Muhammad (Arabic: محمد; c. 570 – 8 June 632 CE) was an Arabian religious and political leader. Muslims believe he was the last prophet of Allah (God). He is believed to be a descendant of Ishmael, a son of Abraham, the seal of all prophets. He is the most important person in the religion of Islam.
History[change | edit source]
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Childhood[change | edit source]
Muhammad was born about 570 CE in Mecca. His father, whose name was Abdullah, died a couple of months before Muhammad's birth. His mother, Amina, died when he was three years old, and his foster mother, a Bedouin woman, died when he was six. So, his grandfather, Abd al-Muttalib, took care of him for two years. After his grandfather's death, his uncle Abu Talib took care of him, and was a support to him for many years of his adult life.
Beginning of the Prophecy[change | edit source]
In 610 CE, when Muhammad was forty years old, he went for a walk to the mountain of Hira near Mecca. According to Muslims, the angel Jibrail (Gabriel) spoke with him in the cave of the mountain. The story says that when Muhammad first saw the angel Gabriel, he fainted, because Gabriel was so large. This is what Jibrail said to Muhammad:
|“||Read... in the name of God Who made man from a drop of blood... God is Most Rewarding... He Who taught man to write with pen... and taught man what he knew not.||”|
Muhammad went back home to his wife Khadijah, and told her what had happened. New revelations came to him commanding him to preach what was being sent down from God. When Muhammad first started teaching, many of the people of Mecca, who worshipped idols, did not like the things that Muhammad said. But there were also people who listened to his preaching and obeyed his messages. These people were the first of the followers of Islam. Leaders of Mecca punished and tortured the followers of Islam. Some followers of Islam were executed. Muhammad resisted this and continued to teach Islam.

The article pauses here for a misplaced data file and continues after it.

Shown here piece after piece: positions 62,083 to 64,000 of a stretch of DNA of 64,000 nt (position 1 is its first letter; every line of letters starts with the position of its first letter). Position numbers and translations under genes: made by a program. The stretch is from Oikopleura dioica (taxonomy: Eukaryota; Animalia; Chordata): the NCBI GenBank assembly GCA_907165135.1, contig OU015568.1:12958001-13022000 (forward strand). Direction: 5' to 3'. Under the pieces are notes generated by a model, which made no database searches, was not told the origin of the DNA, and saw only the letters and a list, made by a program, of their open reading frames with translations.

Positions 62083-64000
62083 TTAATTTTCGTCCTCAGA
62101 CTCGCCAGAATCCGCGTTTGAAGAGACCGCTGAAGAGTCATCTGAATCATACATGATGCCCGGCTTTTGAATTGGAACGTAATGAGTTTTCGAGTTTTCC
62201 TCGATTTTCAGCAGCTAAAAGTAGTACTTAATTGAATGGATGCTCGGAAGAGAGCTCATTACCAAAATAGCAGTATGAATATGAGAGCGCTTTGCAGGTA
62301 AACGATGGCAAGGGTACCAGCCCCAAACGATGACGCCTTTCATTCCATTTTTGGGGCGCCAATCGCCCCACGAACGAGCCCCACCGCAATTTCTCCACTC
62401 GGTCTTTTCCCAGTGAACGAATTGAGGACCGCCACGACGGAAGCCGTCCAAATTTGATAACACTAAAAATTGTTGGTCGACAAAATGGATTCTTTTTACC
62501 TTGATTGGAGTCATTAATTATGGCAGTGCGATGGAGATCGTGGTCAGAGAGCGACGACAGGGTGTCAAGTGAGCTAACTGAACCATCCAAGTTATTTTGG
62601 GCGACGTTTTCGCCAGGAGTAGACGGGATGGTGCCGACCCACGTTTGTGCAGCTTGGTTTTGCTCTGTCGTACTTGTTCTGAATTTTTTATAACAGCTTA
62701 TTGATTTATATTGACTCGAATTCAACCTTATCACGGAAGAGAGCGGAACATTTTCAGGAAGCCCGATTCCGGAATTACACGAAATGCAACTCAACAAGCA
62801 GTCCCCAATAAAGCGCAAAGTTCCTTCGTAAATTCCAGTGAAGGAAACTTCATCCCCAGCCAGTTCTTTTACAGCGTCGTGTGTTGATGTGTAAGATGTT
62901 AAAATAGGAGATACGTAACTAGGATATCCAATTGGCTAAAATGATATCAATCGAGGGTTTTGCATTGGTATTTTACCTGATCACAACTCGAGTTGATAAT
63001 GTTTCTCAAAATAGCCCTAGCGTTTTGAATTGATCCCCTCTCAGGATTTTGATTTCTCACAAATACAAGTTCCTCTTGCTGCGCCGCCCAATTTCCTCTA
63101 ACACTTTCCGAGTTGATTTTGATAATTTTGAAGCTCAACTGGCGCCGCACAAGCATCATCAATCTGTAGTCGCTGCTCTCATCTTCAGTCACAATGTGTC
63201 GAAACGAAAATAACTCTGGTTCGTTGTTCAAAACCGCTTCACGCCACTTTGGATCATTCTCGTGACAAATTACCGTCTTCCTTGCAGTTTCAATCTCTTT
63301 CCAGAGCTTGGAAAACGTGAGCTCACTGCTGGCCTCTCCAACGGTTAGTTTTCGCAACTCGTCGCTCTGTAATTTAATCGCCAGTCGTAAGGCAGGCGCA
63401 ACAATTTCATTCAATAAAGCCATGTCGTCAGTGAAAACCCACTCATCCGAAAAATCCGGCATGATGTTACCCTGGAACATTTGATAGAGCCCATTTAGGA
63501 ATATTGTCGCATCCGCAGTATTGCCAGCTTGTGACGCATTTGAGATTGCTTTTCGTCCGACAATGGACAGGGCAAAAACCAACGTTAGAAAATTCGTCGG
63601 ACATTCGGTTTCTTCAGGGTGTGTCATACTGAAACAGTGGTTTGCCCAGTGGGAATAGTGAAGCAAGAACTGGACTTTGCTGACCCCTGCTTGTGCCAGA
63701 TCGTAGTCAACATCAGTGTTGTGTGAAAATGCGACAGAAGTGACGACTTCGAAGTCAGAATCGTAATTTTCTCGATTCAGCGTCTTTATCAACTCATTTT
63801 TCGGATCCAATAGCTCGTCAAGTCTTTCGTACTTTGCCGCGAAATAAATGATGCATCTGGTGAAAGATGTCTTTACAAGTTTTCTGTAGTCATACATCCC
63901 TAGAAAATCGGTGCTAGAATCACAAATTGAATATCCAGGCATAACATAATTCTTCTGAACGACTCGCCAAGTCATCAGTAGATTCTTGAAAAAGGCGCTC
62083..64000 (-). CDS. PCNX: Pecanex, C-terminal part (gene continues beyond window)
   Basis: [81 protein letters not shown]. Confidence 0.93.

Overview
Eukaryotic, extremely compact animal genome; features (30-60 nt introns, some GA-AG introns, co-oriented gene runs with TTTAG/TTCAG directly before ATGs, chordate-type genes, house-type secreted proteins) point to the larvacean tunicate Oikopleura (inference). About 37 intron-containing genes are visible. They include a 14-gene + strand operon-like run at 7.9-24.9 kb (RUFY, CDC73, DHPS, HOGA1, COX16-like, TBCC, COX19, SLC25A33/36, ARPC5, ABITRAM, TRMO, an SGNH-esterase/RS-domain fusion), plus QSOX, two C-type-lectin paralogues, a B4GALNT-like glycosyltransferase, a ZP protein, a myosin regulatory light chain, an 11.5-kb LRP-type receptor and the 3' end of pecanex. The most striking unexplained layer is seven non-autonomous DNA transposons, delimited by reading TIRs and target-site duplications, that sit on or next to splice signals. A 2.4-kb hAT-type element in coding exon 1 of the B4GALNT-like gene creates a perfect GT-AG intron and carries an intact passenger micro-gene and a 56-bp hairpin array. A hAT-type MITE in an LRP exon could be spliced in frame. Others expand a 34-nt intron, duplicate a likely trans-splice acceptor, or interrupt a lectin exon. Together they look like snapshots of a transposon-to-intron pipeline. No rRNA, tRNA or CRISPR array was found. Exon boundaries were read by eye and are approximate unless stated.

The Hijra[change | edit source]
After Muhammad finished in Mecca, he took his message to Medina, where some people learned about him and his followers. They welcomed him into their city, and Muhammad wanted them to convert to Islam. They agreed, and many of his followers went to Medina. This movement from Mecca to Medina is called the Hijrah. The Hijra was also the beginning of the Islamic calendar. Muhammad stayed behind until all of his people left Mecca safely.
As Muhammad stayed in Mecca, his uncle Abu Lahab trained seven men to kill Muhammad in his sleep. According to the story, they did not see him leave Mecca. The men went into his house and found his cousin, Ali. Abu Lahab and his horsemen went to the desert to look for him and his friend, Abu Bakr.
His stay in Medina[change | edit source]
Muhammad and Abu Bakr arrived in Medina. Some people welcomed Prophet Muhammad to their homes. He used his camel to show everyone where he would build his house. Also, the first mosque of Medina, a small place for prayer, was built in the back of this house.
The people in a strong Jewish tribe in Medina disagreed with the teachings and rules set by Muhammad. This tribe told their allies in Mecca to sell of all the things and homes that Muslims of Mecca left behind. The Muslims and those from Mecca were advised to fight for their property. Prophet Muhammad told them not to do that.
Muslims were called all over Medina to gather at a mosque that Prophet Muhammad prayed in. They were told to fight against the people of Mecca who burned down their homes and stole their property.
The wars[change | edit source]
The Quraysh pagans of Mecca heard about this, and they sent a larger army numbering 1000 warriors to fight the Muslims. They met in Badr, but the pagans were defeated and Abu Jahl, one of the pagan leaders, was also killed.
But, the Muslims lost the second battle at Uhud. One year after the fight at Badr, the army of Mecca had outside help. Muslim archers failed to listen to Muhammad's instructions and Khalid ibn al-Walid cleverly took advantage of that. Hamza, Muhammad's last uncle, was killed when a slave from Mecca threw a spear into his chest. Muhammad himself was injured.